The Guardian's Jemima Kiss, writer of the Digital Digest column, has done a good review of how some opinion formers are seeing Facebook's next steps of development as a communications tool. Many have used Facebook, now that it's open to all, to connect to pretty much everyone in their address book (and more) forming a large group of friends, many of which are barely even acquaintances. She quotes Om Malik in her suggestion that Facebook might work better when groups of freinds more closely resemble the size and make-up of a dinner party, not a crowded nightclub.
To an extent I agree. Remember though, Facebook was first developed for groups of friends who are all similar (students). For that kind of a group of friends, the nightclub would be ok. But connections and information-sharing for different levels of groups is not so useful. The nightclub-sized friends group ends up too diverse for Facebook's "social utility" to work as it should. A more diverse user base is presenting new quandries on what you really want your friends to see and it's creating a kind of information overload.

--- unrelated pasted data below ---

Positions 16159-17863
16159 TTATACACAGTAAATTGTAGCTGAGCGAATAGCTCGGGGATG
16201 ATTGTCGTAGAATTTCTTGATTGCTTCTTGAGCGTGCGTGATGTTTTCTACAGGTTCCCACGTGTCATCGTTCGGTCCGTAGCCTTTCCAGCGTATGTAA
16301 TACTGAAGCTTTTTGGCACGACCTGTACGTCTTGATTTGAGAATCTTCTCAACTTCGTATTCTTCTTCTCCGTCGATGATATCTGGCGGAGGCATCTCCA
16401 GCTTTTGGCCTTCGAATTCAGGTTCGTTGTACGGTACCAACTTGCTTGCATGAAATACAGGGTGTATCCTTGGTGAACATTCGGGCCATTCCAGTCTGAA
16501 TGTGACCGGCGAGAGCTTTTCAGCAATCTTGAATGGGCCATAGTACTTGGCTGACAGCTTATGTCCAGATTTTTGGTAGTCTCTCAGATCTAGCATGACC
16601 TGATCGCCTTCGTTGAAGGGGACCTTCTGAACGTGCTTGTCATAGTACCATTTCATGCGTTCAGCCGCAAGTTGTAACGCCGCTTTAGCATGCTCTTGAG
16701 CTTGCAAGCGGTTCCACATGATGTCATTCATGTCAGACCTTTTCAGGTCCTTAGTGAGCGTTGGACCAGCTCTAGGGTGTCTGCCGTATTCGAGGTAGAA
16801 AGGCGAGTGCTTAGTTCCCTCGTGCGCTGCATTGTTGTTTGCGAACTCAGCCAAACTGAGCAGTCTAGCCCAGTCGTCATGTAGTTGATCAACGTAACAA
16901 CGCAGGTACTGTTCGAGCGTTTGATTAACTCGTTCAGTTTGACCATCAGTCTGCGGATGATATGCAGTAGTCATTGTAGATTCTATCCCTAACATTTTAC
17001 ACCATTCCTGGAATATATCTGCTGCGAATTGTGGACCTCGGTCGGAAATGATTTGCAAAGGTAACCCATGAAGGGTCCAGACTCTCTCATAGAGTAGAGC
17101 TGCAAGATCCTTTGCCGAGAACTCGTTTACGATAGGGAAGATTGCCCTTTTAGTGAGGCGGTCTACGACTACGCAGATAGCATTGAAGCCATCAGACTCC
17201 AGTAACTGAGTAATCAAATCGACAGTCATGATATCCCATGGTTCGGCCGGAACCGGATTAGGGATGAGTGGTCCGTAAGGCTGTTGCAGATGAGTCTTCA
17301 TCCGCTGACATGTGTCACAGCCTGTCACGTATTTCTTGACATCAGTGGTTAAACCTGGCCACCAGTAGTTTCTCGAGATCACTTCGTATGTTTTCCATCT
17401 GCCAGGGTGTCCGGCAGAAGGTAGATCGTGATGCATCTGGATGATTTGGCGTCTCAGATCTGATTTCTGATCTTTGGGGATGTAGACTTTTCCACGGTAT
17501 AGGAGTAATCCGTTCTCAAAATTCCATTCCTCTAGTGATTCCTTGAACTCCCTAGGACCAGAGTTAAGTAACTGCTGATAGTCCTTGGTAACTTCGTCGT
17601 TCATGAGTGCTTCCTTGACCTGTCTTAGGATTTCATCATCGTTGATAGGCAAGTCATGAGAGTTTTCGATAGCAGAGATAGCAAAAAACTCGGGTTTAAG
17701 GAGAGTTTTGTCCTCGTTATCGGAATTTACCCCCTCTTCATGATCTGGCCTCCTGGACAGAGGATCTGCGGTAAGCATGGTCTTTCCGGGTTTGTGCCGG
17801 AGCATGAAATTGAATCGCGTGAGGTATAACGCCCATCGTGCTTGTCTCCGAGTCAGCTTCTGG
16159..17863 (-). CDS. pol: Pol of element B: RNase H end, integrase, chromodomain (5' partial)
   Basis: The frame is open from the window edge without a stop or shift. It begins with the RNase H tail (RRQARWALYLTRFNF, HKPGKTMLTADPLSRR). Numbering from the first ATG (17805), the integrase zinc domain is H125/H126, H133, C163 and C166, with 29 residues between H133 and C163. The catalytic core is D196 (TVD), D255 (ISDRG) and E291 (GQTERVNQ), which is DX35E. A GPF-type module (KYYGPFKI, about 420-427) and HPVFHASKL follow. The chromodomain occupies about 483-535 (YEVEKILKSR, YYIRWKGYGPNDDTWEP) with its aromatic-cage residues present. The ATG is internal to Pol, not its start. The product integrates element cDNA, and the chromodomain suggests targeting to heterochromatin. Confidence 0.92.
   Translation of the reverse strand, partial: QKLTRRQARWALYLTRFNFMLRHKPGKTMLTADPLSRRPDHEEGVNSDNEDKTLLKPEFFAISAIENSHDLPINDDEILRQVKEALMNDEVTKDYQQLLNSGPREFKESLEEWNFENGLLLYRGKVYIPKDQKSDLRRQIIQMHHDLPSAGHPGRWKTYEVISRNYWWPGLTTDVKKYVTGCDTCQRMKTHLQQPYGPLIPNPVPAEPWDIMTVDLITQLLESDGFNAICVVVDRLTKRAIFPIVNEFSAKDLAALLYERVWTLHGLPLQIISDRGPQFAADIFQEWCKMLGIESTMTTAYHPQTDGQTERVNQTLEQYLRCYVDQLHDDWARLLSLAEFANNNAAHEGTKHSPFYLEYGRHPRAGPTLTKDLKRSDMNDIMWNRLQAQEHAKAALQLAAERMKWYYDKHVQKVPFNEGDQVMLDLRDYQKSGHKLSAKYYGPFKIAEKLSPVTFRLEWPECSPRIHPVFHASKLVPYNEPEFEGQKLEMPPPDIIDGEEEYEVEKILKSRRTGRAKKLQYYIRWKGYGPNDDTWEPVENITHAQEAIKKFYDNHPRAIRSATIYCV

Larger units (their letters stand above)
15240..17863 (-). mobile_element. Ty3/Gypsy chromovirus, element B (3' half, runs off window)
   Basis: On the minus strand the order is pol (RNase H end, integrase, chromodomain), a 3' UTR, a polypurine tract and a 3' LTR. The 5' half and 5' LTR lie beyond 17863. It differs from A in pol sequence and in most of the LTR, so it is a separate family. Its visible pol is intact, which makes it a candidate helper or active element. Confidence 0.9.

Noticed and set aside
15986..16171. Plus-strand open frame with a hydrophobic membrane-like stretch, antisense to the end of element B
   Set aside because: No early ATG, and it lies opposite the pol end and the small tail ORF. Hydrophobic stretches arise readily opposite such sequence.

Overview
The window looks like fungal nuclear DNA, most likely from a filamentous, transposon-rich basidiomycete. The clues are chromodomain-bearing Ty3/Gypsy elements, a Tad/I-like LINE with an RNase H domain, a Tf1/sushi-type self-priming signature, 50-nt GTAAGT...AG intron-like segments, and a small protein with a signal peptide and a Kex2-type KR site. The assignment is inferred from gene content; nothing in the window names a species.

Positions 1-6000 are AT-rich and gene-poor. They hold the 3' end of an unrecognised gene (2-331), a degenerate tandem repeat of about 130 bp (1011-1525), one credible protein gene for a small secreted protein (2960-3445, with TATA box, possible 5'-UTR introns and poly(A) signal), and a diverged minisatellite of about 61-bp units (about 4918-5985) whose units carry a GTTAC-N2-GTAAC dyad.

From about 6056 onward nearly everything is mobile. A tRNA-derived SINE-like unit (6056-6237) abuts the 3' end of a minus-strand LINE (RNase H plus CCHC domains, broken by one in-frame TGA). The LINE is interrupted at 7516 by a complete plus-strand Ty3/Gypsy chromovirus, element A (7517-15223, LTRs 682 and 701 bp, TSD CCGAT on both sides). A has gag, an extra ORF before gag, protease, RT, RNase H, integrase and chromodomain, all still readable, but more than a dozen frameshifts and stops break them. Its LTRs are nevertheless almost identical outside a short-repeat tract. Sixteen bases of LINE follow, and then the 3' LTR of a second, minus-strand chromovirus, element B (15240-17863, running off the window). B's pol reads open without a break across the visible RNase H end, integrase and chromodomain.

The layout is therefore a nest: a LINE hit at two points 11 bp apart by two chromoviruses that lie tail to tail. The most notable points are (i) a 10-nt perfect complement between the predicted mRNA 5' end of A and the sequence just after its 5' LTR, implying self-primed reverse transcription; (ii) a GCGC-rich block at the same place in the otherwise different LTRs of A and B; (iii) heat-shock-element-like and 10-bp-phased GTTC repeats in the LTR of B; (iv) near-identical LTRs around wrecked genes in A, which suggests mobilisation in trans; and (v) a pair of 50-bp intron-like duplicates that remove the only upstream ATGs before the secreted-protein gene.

For me the questions are around how I best communicate with people whose contact I value, such as a journalist, a PR or marketing manager, a client, an industry contemporary, that kind of person. Should that be through Facebook at all? Or LinkedIn? Or just the old address book?